"More Americans than ever are developing kidney stones, and the demographics of those at increased risk are changing, a study published online January 14 in the Clinical Journal of the American Society of Nephrology has shown.
Treatment of Overdosage
The administration of potassium salts to persons without predisposing conditions for hyperkalemia rarely causes serious hyperkalemia at recommended dosages. It is important to recognize that hyperkalemia is usually asymptomatic and may be manifested only by an increased serum potassium concentration and characteristic electrocardiographic changes (peaking of T-wave, loss of P-wave, depression of S-T segment and prolongation of the QT interval). Late manifestations include muscle paralysis and cardiovascular collapse from cardiac arrest.
Treatment measures for hyperkalemia include the following:
- Patients should be closely monitored for arrhythmias and electrolyte changes.
- Elimination of medications containing potassium and of agents with potassium sparing properties such as potassium-sparing diuretics, ARBs, ACE inhibitors, NSAIDs, certain nutritional supplements and many others.
- Elimination of foods containing high levels of potassium such as almonds, apricots, bananas, beans (lima, pinto, white), cantaloupe, carrot juice (canned), figs, grapefruit juice, halibut, milk, oat bran, potato (with skin), salmon, spinach, tuna and many others.
- Intravenous calcium gluconate if the patient is at no risk or low risk of developing digitalis toxicity.
- Intravenous administration of 300-500 mL/hr of 10% dextrose solution containing 10-20 units of crystalline insulin per 1,000 mL.
- Correction of acidosis, if present, with intravenous sodium bicarbonate.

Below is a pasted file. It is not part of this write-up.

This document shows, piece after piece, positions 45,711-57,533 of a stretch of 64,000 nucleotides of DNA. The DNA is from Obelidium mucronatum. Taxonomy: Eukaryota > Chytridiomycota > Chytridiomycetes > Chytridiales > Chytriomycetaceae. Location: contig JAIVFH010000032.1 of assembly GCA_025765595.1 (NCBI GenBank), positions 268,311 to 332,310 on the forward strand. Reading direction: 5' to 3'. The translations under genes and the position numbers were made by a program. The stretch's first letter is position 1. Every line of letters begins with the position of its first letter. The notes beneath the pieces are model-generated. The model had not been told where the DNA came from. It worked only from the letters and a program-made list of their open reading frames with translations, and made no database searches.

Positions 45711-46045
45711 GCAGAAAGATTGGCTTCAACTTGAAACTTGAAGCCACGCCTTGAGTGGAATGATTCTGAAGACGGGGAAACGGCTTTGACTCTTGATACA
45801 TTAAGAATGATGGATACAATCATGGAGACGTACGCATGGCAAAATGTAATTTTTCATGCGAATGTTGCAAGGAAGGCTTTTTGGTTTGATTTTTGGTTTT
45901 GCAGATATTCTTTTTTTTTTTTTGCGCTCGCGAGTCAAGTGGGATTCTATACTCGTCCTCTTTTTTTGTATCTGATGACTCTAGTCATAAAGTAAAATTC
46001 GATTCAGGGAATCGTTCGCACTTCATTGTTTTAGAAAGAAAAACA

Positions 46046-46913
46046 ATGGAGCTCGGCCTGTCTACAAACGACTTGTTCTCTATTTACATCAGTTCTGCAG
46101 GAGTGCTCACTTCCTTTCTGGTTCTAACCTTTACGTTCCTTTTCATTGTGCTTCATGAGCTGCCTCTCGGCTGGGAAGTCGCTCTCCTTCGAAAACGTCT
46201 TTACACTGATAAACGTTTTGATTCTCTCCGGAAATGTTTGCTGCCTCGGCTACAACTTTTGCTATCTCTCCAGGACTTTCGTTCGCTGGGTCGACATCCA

- Hemodialysis or peritoneal dialysis.
- Exchange resins may be used. However, this measure alone is not sufficient for the acute treatment of hyperkalemia.
Lowering potassium levels too rapidly in patients taking digitalis can produce digitalis toxicity.
Urocit®-K (potassium citrate extended-release tablets) is contraindicated:
- In patients with hyperkalemia (or who have conditions pre-disposing them to hyperkalemia), as a further rise in serum potassium concentration may produce cardiac arrest. Such conditions include: chronic renal failure, uncontrolled diabetes mellitus, acute dehydration, strenuous physical exercise in unconditioned individuals, adrenal insufficiency, extensive tissue breakdown or the administration of a potassium-sparing agent (such as triamterene, spironolactone or amiloride).
- In patients in whom there is cause for arrest or delay in tablet passage through the gastrointestinal tract, such as those suffering from delayed gastric emptying, esophageal compression, intestinal obstruction or stricture, or those taking anticholinergic medication.
- In patients with peptic ulcer disease because of its ulcerogenic potential.
- In patients with renal insufficiency (glomerular filtration rate of less than 0.7 ml/kg/min), because of the danger of soft tissue calcification and increased risk for the development of hyperkalemia.
Last reviewed on RxList: 1/21/2010
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